The annual central Otago sheepdog trials always attract dogs and their handlers from all over the countryside.
But the 106-year-old event now has a completely new kind of competitor.
It's time for the annual Lowburn Collie Club Trials and there are all the usual suspects, with the trusted huntaway dog rounding up the mob.
But this year there's also a new entrant to the competition - it doesn't bark and it's got no bite.
Drones are becoming a more commonly used tool on farms, from checking water troughs and crops to helping muster stock.
This year the Lowburn Collie Club decided to give farmers a chance to put their drone mustering skills to the test.
"It's basically a competition to see [them] get the sheep through the flags up the hill with a drone," says Lowburn Collie Club secretary Pru Heaney.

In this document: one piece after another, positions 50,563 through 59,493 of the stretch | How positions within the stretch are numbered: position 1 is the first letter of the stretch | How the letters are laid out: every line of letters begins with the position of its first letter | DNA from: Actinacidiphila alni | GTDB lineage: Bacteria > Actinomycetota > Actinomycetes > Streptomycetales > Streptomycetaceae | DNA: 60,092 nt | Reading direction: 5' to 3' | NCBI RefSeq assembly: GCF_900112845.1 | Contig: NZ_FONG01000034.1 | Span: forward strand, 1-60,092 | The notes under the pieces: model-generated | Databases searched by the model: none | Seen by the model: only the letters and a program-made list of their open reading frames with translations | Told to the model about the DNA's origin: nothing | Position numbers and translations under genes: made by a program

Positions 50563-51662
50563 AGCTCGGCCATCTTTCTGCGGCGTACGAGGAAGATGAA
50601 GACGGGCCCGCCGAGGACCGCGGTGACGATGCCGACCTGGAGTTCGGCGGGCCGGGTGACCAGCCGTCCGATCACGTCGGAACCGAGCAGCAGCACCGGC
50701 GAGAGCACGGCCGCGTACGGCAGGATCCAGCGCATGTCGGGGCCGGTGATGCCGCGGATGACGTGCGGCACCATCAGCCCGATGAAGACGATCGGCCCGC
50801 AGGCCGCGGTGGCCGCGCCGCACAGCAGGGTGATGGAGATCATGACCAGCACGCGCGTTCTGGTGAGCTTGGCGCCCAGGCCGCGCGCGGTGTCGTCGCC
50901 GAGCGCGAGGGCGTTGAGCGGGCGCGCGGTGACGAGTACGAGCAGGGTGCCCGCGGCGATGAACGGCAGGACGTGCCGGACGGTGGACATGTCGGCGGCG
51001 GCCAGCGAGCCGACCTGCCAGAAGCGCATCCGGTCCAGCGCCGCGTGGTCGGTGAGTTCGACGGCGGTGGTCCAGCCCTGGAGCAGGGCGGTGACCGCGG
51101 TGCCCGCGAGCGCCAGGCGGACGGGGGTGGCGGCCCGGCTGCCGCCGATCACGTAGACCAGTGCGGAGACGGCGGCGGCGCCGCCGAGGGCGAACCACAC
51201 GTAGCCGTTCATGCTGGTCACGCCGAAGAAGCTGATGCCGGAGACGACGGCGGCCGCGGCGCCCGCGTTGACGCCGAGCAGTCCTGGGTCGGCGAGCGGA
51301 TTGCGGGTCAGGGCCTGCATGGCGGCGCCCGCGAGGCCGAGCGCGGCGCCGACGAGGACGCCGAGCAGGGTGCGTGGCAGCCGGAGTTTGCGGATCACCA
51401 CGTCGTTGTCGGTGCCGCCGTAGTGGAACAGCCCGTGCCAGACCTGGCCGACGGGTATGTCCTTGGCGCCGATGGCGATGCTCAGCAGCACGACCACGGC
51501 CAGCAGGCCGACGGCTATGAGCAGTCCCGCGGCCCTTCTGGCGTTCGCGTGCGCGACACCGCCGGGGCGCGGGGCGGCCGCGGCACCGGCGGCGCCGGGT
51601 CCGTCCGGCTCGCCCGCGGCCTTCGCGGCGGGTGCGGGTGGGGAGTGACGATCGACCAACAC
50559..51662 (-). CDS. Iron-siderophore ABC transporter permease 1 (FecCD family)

Tony Buchanan is a high country musterer - usually with a team of five dogs at his side. But recently he bought a drone.
"I never thought I'd use one because I've never played Space Invaders and I'm no good on computers but after a wee while I learnt how to use it and it's been the best thing I ever bought," he says.
Buchanan says drones are good for mustering cattle and can save him from walking for hours to check remote and rugged paddocks.
But it's not all bad news for the faithful huntaway.
"Definitely the trusty old dog is never going to lose its place on the farm, that's for sure," Heaney says. "It's just another way of doing things."